The third program, open to the anyone, is a mobile food pantry partnership through Care & Share Food Bank. “They bring anywhere from seven to nine pallets of fresh food once a month for distribution,” says Selle.

The Pantry’s ongoing emergency food program is the fourth running out of The Pantry. “This is for anybody that just happens to walk in the door and say, ‘I need to feed my family,’ or ‘I’m hungry,’ or ‘I don’t have food,’” says Selle. “We’ll provide three days worth of food for you, three meals a day. And of course, the bigger the family, the bigger the boxes are that go out from here.”

Food donations from local shops and multiple nearby companies, such as Walmart and Costco, make up the bulk of what the Pantry passes along to families. Selle says they are even supported by a local hydroponic farm that contributes fresh lettuce and produce. Grant funding and individual contributions make up the rest, because, as Selle says, “it’s their goal to make sure anyone who needs assistance receives a box of well-balanced meals, not just canned beans and mac and cheese.” The process of collecting all of this food has been made a bit easier thanks to Colorado Springs Health Foundation, who granted the Pantry half of the funds to help purchase an enclosed van back in 2019.

Community donations keep their fifth program, an on-site inventory of clothing and other household items, going as well. “We don’t buy any of it, that’s no expense to us,” says Selle. “We just sort it, hang it up, and people take it.”

The final program is a holiday giving program, which provides meals for people at Thanksgiving and meals and toys for families at Christmas.

Back in 2012 when they were first organizing, Selle says the group, based in a town of about 850 people, figured they would serve 300 to 500 people per month. At the time of this writing, the Pantry saw 300 people in a day, and even more on the first day of commodities and when the mobile food pantry is on site. On average, Selle says they welcome 50 to 60 people a day who come from small towns all across eastern El Paso County as well as a bit of southern Elbert County. “Not all of them come in for food. Some come in just for clothing and some come in just to look.”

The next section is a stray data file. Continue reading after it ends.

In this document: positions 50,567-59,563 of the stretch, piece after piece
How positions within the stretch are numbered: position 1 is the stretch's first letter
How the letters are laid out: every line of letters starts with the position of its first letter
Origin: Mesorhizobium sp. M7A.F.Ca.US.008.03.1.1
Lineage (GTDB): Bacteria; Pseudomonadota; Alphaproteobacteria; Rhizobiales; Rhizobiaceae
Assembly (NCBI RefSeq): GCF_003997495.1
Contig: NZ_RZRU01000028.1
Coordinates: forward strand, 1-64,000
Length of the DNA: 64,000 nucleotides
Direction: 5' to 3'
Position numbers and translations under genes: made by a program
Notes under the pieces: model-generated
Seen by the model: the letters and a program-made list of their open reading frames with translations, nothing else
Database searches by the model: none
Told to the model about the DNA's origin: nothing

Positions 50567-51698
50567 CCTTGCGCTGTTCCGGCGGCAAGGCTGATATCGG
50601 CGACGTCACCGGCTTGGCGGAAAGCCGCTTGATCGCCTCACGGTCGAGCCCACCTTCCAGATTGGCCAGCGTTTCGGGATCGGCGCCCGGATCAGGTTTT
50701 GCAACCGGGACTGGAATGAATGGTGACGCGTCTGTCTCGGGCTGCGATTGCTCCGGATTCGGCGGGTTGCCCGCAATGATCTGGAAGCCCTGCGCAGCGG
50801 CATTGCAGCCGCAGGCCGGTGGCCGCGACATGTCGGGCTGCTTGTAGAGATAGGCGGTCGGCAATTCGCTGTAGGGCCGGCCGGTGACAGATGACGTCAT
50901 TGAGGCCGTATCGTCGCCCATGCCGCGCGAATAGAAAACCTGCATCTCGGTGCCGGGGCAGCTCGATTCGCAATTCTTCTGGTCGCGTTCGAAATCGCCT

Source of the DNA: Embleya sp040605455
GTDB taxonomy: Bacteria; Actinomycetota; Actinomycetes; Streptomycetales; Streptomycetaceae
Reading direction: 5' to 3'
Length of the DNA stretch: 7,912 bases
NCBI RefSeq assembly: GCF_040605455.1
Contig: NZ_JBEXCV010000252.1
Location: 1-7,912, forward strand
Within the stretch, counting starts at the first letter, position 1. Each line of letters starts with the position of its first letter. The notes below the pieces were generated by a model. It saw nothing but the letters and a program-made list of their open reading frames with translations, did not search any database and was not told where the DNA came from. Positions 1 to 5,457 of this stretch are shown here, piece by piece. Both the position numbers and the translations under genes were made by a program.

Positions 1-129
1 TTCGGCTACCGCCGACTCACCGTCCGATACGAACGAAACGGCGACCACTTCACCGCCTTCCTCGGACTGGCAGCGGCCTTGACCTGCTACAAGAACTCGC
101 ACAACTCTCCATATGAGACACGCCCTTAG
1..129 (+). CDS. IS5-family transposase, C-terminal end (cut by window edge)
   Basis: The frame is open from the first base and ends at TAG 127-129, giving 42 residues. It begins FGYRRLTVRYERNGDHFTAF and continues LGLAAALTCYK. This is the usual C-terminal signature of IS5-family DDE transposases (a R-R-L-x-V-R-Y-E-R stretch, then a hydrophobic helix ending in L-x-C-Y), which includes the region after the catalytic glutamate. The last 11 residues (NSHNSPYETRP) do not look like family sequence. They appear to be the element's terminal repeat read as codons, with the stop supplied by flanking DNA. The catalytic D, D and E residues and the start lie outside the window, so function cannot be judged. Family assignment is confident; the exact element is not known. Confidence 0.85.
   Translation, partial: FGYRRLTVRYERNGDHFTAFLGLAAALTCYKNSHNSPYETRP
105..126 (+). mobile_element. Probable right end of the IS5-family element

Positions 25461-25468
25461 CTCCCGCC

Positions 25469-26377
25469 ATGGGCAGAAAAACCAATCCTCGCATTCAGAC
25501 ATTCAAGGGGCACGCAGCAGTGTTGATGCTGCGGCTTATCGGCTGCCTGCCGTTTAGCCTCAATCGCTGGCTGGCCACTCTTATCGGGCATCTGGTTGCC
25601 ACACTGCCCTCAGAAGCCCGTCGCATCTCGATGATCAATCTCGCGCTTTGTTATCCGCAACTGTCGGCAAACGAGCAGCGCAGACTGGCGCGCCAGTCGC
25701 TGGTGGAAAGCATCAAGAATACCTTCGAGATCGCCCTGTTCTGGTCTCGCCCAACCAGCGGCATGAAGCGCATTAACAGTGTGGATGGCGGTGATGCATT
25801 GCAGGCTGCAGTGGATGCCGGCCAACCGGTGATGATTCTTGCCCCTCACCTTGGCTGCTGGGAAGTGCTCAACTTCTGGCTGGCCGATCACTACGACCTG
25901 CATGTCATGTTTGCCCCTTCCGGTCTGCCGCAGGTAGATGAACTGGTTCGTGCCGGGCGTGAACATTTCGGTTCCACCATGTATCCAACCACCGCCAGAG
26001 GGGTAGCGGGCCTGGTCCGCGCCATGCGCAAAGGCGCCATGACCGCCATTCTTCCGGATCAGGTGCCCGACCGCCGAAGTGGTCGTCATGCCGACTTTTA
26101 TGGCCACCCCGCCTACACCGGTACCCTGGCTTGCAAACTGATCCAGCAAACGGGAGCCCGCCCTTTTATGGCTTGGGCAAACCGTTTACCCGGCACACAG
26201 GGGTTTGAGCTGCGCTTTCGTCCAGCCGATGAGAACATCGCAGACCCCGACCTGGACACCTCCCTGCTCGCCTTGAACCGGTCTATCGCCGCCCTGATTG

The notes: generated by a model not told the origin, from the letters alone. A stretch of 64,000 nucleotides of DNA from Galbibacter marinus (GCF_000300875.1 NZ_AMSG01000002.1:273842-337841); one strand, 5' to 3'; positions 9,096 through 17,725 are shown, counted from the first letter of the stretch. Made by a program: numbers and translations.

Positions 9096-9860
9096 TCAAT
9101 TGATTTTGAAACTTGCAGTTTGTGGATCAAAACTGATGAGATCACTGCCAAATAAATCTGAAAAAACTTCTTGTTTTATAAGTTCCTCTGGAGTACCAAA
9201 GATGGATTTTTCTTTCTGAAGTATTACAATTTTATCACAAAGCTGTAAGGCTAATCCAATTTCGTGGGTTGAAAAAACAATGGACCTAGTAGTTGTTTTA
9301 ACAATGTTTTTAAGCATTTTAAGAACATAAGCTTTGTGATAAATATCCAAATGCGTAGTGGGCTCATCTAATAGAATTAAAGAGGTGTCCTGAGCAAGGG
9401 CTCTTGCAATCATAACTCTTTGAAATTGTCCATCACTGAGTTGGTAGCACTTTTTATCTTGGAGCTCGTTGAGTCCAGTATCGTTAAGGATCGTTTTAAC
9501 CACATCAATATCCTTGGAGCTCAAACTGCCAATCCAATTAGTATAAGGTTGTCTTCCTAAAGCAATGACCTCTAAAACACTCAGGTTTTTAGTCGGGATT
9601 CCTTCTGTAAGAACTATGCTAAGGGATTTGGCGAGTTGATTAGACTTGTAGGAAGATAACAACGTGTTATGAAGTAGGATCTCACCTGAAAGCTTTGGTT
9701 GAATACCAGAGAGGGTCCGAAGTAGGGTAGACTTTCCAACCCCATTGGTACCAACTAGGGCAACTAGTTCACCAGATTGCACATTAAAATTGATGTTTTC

They do all of this with no paid staff and just 30-some volunteers like Peggy Somers, who can be found on site six days a week. “If we were open on Sunday, I’d probably be here Sunday,” she says, laughing.

“It’s not like work to me, you know?” she adds. “Even though I’m retired, I don’t want to sit at home and whittle away to nothing. … It just makes me feel good to come here and do what I do. Our program has helped a lot of people, I mean, down to a paper towel. … If anybody needs our help, please send them. We will be very glad to help them.”


What We’re Reading, Listening To, or Watching Now

Caste by Isabel Wilkerson

A New York Times article, “What Happens to Some L.G.B.T.Q. Teens When Their Parents Reject Them” that highlights the disproportionate number of LGBTQ+ youth in our child placement system (foster care), with important implications for how we recruit, train, and support foster and adoptive families and the children/youth they serve.

How to Become Batman,” an Invisibilia podcast from 2015, which asks us to “examine the surprising effect our expectations can have on the people around us.”

A Fresh Air podcast on an important and under-discussed matter of health equity: the sanitation crisis in rural America. The podcast features Catherine Coleman Flowers who recently wrote Waste: One Woman’s Fight Against America’s Dirty Secret.

Lastly, in the spirit of expanding our expectations about what is possible, read this: “Chris Nikic, You are an Ironman. And Your Journey is Remarkable,” a New York Times article about the first person with Down Syndrome to complete in an Ironman. Grab a box of tissues.